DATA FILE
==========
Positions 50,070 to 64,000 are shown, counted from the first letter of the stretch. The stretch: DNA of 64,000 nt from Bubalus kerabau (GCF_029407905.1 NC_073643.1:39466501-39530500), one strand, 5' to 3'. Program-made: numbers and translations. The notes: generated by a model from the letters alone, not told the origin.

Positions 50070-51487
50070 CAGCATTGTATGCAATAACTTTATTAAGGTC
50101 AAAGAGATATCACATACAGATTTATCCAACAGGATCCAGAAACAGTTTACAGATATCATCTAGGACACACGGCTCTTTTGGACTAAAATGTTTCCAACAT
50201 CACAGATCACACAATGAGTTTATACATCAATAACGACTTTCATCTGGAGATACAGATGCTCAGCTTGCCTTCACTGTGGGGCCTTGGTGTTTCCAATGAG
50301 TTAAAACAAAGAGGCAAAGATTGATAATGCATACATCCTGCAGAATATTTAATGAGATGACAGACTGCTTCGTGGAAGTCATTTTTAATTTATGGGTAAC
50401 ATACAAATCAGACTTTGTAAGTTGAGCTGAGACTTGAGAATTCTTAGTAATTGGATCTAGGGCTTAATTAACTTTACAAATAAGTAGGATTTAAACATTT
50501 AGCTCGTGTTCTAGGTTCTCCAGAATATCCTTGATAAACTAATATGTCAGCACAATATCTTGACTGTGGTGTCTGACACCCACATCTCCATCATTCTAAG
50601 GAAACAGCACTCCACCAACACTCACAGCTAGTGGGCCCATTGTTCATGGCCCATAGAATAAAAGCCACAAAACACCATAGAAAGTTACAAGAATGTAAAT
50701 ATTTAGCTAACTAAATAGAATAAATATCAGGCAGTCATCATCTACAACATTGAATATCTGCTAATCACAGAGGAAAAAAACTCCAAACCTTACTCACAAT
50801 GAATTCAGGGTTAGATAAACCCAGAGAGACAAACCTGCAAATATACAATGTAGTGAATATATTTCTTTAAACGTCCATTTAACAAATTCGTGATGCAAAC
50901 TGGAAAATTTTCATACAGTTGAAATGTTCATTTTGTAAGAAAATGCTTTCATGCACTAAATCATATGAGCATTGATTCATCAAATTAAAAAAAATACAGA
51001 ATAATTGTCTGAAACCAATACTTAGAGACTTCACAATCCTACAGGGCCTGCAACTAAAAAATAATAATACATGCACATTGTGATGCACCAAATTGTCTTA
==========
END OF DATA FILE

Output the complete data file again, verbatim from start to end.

Positions 50,070 to 64,000 are shown, counted from the first letter of the stretch. The stretch: DNA of 64,000 nt from Bubalus kerabau (GCF_029407905.1 NC_073643.1:39466501-39530500), one strand, 5' to 3'. Program-made: numbers and translations. The notes: generated by a model from the letters alone, not told the origin.

Positions 50070-51487
50070 CAGCATTGTATGCAATAACTTTATTAAGGTC
50101 AAAGAGATATCACATACAGATTTATCCAACAGGATCCAGAAACAGTTTACAGATATCATCTAGGACACACGGCTCTTTTGGACTAAAATGTTTCCAACAT
50201 CACAGATCACACAATGAGTTTATACATCAATAACGACTTTCATCTGGAGATACAGATGCTCAGCTTGCCTTCACTGTGGGGCCTTGGTGTTTCCAATGAG
50301 TTAAAACAAAGAGGCAAAGATTGATAATGCATACATCCTGCAGAATATTTAATGAGATGACAGACTGCTTCGTGGAAGTCATTTTTAATTTATGGGTAAC
50401 ATACAAATCAGACTTTGTAAGTTGAGCTGAGACTTGAGAATTCTTAGTAATTGGATCTAGGGCTTAATTAACTTTACAAATAAGTAGGATTTAAACATTT
50501 AGCTCGTGTTCTAGGTTCTCCAGAATATCCTTGATAAACTAATATGTCAGCACAATATCTTGACTGTGGTGTCTGACACCCACATCTCCATCATTCTAAG
50601 GAAACAGCACTCCACCAACACTCACAGCTAGTGGGCCCATTGTTCATGGCCCATAGAATAAAAGCCACAAAACACCATAGAAAGTTACAAGAATGTAAAT
50701 ATTTAGCTAACTAAATAGAATAAATATCAGGCAGTCATCATCTACAACATTGAATATCTGCTAATCACAGAGGAAAAAAACTCCAAACCTTACTCACAAT
50801 GAATTCAGGGTTAGATAAACCCAGAGAGACAAACCTGCAAATATACAATGTAGTGAATATATTTCTTTAAACGTCCATTTAACAAATTCGTGATGCAAAC
50901 TGGAAAATTTTCATACAGTTGAAATGTTCATTTTGTAAGAAAATGCTTTCATGCACTAAATCATATGAGCATTGATTCATCAAATTAAAAAAAATACAGA
51001 ATAATTGTCTGAAACCAATACTTAGAGACTTCACAATCCTACAGGGCCTGCAACTAAAAAATAATAATACATGCACATTGTGATGCACCAAATTGTCTTA